Key differences from the ‘policy saves’ of 2019 or 2012: Coordinated easing was successful in turning around markets in early 2019 and mid-2012. But the “problems” of 2019 and 2012 (high real interest rates, a lack of demand for European bonds) were issues that monetary policy could directly address. Current risks to supply chain disruption and consumer confidence, especially when interest rates are already near all-time lows, may potentially be harder to address directly.
Market performance after ’emergency’ rate cuts is (notably) poor: Looking at the last six inter-meeting rate cuts of 50bp+ by the Federal Reserve, the median 3m and 6m performance of global equities was 1.7% and -5.7%, respectively. The median 3m and 6m excess return for US High Yield credit was -2.2% and -5.0%, respectively. The reason? These emergency cuts mostly happened at times of rising economic risk.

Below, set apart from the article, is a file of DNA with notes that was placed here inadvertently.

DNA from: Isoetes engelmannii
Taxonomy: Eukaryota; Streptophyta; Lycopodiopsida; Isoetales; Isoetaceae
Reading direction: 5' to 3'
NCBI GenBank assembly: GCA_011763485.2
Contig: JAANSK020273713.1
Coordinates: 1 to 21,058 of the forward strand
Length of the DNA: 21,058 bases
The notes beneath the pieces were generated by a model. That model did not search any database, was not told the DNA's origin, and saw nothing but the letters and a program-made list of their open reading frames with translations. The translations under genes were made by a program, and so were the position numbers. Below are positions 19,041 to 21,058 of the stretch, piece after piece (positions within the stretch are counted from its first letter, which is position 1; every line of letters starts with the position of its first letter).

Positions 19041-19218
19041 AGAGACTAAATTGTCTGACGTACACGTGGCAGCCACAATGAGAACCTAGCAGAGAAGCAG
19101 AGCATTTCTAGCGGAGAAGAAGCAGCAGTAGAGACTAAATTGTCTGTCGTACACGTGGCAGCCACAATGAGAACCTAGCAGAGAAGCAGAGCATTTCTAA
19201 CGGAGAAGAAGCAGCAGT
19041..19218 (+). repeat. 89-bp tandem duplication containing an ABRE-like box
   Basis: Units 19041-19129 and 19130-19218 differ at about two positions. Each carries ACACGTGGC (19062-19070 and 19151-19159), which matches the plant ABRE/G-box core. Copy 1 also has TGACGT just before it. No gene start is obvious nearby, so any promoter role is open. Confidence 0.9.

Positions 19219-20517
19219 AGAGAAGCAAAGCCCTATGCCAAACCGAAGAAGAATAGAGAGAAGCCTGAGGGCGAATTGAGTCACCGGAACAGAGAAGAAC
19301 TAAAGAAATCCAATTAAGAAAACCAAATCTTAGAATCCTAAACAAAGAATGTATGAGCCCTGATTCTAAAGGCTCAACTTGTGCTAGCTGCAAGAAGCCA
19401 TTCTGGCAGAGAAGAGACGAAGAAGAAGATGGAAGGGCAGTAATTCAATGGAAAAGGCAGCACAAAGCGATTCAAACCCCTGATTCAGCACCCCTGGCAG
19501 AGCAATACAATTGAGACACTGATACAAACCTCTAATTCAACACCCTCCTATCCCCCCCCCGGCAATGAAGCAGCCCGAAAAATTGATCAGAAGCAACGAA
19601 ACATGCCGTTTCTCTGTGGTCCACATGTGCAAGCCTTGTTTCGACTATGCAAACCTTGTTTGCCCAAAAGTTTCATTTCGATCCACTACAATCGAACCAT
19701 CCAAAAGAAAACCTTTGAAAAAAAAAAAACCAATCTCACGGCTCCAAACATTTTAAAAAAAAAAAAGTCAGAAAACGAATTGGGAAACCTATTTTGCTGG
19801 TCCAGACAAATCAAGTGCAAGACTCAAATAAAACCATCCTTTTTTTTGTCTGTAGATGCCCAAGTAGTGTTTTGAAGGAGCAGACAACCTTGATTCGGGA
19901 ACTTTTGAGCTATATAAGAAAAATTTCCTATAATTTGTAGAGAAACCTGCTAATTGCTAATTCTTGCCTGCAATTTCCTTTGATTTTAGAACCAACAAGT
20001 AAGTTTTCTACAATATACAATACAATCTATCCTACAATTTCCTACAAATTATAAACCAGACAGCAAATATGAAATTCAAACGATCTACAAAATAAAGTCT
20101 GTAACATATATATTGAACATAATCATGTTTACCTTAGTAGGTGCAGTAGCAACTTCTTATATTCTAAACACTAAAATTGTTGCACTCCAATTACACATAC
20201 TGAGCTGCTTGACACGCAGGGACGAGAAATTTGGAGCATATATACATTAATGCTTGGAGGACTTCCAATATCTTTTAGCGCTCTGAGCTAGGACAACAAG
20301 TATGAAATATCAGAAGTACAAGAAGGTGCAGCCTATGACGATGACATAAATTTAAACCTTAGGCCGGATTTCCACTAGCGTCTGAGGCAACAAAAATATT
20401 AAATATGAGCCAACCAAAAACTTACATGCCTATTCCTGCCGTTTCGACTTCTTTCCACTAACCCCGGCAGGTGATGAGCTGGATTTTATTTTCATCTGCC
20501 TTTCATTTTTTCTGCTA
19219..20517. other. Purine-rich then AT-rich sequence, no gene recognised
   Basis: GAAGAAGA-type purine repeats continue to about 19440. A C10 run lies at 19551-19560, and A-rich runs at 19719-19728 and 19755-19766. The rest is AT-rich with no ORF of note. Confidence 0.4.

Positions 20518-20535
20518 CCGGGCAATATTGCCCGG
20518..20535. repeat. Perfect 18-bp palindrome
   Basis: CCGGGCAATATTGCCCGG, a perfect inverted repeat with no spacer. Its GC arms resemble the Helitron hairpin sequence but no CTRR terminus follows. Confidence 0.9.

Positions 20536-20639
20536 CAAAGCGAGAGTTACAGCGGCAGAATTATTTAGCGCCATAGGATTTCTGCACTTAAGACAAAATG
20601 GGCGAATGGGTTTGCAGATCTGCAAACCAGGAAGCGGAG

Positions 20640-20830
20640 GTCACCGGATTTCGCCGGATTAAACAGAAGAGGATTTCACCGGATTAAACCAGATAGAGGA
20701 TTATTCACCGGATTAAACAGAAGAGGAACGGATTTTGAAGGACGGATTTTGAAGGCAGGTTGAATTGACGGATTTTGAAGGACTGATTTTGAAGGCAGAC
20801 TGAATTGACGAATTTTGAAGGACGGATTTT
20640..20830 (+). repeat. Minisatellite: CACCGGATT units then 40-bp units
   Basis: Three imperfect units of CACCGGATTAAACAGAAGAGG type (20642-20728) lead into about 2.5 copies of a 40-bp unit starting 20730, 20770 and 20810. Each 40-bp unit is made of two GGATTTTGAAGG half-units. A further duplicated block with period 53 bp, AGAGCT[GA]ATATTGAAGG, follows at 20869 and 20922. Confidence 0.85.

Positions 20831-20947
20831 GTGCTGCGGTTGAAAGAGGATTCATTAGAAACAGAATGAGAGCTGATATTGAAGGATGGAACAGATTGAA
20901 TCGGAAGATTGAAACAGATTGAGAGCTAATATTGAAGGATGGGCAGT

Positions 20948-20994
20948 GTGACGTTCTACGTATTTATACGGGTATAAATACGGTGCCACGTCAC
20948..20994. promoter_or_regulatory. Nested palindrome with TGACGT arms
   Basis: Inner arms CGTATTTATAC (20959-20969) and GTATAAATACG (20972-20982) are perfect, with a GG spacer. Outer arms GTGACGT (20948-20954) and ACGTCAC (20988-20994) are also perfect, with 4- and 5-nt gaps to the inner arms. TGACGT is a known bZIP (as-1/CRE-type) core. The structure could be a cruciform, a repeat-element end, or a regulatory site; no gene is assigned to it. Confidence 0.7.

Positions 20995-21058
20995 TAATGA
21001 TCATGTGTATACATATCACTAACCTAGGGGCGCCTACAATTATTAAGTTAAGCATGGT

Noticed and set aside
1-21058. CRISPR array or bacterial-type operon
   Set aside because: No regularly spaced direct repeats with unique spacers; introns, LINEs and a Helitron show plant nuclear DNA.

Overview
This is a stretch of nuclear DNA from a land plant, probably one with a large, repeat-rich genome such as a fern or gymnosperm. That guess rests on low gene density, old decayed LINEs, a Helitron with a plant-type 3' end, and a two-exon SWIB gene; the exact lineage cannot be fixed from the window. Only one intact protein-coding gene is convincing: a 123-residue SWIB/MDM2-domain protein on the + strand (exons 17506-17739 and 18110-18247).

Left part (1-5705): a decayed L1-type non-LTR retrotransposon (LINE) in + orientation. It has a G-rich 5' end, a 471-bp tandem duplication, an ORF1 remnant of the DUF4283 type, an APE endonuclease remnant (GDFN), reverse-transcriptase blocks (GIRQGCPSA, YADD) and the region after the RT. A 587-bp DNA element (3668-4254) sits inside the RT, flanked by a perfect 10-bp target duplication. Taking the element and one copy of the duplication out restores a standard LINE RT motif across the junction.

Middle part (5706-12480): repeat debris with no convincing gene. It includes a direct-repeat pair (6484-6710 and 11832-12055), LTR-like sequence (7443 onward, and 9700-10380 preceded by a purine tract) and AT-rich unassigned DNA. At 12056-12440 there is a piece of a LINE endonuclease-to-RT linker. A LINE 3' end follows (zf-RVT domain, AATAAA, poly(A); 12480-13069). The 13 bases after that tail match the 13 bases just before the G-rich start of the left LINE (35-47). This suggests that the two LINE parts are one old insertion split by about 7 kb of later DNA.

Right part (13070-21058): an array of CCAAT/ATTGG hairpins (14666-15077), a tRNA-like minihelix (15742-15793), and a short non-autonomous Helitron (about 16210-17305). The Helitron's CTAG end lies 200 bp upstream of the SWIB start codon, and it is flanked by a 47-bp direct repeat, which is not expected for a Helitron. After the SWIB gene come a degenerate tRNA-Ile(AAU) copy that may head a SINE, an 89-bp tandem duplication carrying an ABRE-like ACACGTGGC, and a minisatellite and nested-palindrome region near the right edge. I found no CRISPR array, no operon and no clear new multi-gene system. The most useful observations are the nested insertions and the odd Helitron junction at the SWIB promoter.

Fiscal policy would have a greater impact, but slow-moving; further bond buying most helpful to equities and credit: While the G-7 could make positive noises on fiscal action, actual policy takes time to pass and enact. We think the market would respond most favourably to an increase in central bank asset purchases, but this is not our economists’ base-case expectation.